At home afterwards, it's on. Jessa bloviates some more about how dull he is, how nobody liked him in high school (or now), how she's embarrassed when they're on the street together "because you're so f------ average." For his part, TJ has had it with her blathering about experiences, and counters that she's not embarrassed when she's spending his money. He knows it's no accident she latched onto "the only finance guy" who did well during the recession, and blows her off as "some dumb hipster who's munching my hay." That doesn't get much rise out of Jessa, but when he says he's never made a mistake that big, then calls her "a whore with no work ethic," that gets to her -- and he gets punched in the face. We almost thought they might start making out at that point, but fortunately, it's all over but the payoff, as he asks, "How much money do you need to f------ leave?" She settles for eleven and a half thousand dollars and smashing a humanitarian award he won at work.

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Jessa turns up, teary, at Hannah's to find her in the bath, singing "Wonderwall" (not badly, either, but it's no folk song). She clambers into the tub with Hannah and weeps, then snot-rockets into the water, which Hannah rightly objects to. Holding hands, they push the booger back and forth in the water, trying to get it onto the other one's side of the tub.

So…we guess Hannah's found a new roommate (Elijah did get the boot, as threatened).

And so has Shoshanna, it looks like; waiting for the L train, Ray admits that he couldn't bring himself to tell her that he's "a 33-year-old homeless guy…whose one valuable possession is a signed photograph of Andy Kaufman." She blurts that she's falling in love with him. "It's way too early" for her to say something like that, Ray sighs, then says he loves her too (but with more cursing). Shoshanna is thrilled and stricken at the same time, which we guess is a pretty good capsule definition of love, now that we think about it.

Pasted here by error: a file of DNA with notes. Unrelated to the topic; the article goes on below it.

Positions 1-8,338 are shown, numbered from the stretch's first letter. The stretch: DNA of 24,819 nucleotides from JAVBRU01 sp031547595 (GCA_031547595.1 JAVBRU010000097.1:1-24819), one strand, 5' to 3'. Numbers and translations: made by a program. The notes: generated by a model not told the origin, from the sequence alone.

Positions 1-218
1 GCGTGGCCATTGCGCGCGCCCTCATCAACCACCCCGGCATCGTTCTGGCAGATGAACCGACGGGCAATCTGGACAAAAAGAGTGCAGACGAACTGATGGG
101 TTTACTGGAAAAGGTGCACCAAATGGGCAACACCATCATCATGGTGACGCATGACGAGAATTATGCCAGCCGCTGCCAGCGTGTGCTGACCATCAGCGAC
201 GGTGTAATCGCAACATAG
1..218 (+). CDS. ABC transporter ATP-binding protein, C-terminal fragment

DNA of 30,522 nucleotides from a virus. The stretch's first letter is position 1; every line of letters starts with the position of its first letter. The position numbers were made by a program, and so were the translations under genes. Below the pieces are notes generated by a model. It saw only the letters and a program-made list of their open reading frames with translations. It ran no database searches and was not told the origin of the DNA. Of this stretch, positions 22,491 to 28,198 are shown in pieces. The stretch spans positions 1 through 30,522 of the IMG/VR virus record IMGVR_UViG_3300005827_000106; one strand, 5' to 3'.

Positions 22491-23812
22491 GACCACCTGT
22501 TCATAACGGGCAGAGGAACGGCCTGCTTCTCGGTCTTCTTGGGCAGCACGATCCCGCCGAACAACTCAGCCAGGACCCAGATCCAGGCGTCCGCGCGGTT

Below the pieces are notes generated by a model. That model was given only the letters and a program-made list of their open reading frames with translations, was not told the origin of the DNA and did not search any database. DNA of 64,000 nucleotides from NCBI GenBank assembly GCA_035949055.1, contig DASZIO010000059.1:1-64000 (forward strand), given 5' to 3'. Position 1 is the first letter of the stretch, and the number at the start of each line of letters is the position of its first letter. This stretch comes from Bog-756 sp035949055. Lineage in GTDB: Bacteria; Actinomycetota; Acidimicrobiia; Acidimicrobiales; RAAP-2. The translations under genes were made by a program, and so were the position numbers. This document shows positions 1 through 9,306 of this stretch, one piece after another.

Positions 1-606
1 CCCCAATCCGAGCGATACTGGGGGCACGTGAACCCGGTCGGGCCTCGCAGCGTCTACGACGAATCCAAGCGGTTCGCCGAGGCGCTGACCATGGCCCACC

Klueless Korner

We respect that "Girls" doesn't make its characters likeable for that quality's own sake, but the show is taking it too far with Hannah. The dinner party whose dual purpose is to 1) celebrate Hannah's navel-gazing internet "triumph" and 2) torture Marnie is bad enough, but she also calls Elijah's ex-boyfriend, George, and gets him to agree that she should get to keep all the furniture in the apartment that George bought for Elijah. Yes, it's funny; yes, we all know, or knew, or were, women like Hannah who only think about themselves, and don't realize they have to at least pretend to do otherwise. But we get it, and just because it's realistic doesn't mean it's interesting. Give Hannah either a clue or a comeuppance, but do something else with it.

Jessa loftily informs Thomas-John that when she's 30, she'll "look 50," because she'll have had so many experiences. He bitterly agrees that this is so; to Jessa's credit, she seems to understand after saying it that this maybe isn't quite what she wants. The pretension, the nomadic lifestyle hide a loneliness she isn't admitting to herself, and if "Girls" isn't willing to let us root for Hannah, the show wisely gives us a glimpse of something sad and relatable beneath Jessa's affectations.

Zosia Mamet tells Jimmy Fallon about her upcoming projects:

"Girls" usually airs Sundays at 9 PM on HBO.